By Douglas Sloan
God died on the cross with Jesus.
When we finally come to accept and internalize and act upon and live out God as unrestrained love and unconditional grace as a way of communal life and individual being, then that is when our old selves die and we are resurrected as a transformed being – as a child of God and a citizen of the Kingdom of God here and now.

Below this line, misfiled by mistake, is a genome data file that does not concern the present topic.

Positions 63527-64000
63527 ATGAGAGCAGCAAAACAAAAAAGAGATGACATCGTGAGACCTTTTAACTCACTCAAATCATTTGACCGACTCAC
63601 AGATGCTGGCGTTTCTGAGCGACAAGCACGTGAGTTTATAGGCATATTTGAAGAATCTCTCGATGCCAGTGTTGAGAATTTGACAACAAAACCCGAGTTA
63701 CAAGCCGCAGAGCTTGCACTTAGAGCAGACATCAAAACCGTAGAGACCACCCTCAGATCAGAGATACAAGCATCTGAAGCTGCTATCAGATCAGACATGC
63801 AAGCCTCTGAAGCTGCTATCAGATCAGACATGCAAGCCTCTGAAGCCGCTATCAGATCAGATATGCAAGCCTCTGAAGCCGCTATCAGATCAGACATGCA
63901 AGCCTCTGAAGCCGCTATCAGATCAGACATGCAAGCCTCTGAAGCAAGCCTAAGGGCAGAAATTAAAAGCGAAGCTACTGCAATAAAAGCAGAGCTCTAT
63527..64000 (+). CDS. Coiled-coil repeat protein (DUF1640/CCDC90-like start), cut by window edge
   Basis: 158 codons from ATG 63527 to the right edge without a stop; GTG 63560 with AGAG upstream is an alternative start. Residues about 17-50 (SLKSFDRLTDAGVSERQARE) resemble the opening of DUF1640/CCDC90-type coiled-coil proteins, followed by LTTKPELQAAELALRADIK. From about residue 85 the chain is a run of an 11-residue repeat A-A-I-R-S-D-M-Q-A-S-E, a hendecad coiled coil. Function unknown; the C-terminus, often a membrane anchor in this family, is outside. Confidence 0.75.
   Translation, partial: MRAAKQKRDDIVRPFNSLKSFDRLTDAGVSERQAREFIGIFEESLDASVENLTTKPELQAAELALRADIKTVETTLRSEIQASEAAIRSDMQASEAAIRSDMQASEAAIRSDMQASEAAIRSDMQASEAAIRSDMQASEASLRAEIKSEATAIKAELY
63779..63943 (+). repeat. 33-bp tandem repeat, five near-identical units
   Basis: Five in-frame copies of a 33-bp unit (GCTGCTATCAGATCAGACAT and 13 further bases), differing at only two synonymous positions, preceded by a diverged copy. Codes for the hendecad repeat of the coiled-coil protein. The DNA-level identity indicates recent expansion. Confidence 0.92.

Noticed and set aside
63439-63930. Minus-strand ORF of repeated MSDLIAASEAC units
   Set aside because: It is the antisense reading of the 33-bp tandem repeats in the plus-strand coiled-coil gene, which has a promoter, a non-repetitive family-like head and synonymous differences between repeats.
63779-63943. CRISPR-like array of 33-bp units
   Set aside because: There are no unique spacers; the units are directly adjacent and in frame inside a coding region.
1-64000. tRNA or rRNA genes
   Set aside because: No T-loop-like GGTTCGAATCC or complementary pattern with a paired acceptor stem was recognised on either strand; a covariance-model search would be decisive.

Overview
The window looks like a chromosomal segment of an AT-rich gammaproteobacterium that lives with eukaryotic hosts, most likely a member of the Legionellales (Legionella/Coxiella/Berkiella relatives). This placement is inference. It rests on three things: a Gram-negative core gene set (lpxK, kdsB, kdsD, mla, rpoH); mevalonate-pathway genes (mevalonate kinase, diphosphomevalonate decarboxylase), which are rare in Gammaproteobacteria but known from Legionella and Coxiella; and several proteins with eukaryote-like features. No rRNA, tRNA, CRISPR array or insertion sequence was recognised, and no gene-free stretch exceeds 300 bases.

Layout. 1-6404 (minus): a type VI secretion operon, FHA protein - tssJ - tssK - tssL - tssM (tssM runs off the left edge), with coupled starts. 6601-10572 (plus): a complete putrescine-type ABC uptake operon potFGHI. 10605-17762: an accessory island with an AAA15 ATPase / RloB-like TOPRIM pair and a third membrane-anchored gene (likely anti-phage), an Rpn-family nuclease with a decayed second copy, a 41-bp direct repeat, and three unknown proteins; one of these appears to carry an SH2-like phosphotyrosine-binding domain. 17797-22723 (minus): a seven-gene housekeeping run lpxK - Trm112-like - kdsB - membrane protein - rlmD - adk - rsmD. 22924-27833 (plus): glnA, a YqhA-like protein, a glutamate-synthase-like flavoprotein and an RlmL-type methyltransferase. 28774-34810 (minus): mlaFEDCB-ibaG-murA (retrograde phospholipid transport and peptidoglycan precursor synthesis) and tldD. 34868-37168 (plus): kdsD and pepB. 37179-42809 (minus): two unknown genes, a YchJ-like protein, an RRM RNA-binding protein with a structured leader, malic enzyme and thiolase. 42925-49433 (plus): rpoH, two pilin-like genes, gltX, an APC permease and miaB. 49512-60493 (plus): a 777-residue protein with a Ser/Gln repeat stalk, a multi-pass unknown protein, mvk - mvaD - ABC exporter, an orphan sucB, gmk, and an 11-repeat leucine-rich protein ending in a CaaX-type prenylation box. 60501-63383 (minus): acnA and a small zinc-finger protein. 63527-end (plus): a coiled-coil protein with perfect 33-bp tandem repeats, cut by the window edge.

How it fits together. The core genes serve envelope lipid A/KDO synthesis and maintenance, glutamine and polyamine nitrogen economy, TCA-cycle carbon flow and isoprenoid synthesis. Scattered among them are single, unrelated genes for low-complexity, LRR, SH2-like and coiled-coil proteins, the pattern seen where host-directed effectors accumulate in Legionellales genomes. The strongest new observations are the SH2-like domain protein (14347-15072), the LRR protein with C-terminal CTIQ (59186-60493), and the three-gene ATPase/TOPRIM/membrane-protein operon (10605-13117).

This is usually not so much a lightning-struck moment as a long metamorphosis. A consequence of which is the way in which it backwashes (cleanses?) and reclaims and resurrects and transforms our view of scripture and our relationship with God. No longer is scripture about how to see ourselves and others as sinners. No longer is God, scripturally or relationally, a wrathful patriarchal God who metes out binary judgment and eternal vengeance. That view of God and that interpretation of the Torah is what died on the cross with Jesus. Jesus did not die for us, Jesus died for God. Jesus died so that the old God of oppressive theocracies and the nationalistic civic religions of empires could be buried without ceremony and without mourning. Jesus died so that the God of unrestrained love and unconditional grace could be resurrected to transform our lives – and that is revealed as the purpose and core of the Torah and the Prophets – and that is the purpose and core of the stories about the resurrected Jesus. The Good News is that we can live as communities of justice and compassion. The Good News is that we can be individuals of generosity and hospitality who provide healthy service to others. The Good News is that this is what God created us to be, this is what we are meant to be, this is living to our full potential – being fully human, this is us at our best – individuals who are lovingly and graciously engaged in living in the present as a single godly community. This is the Good News.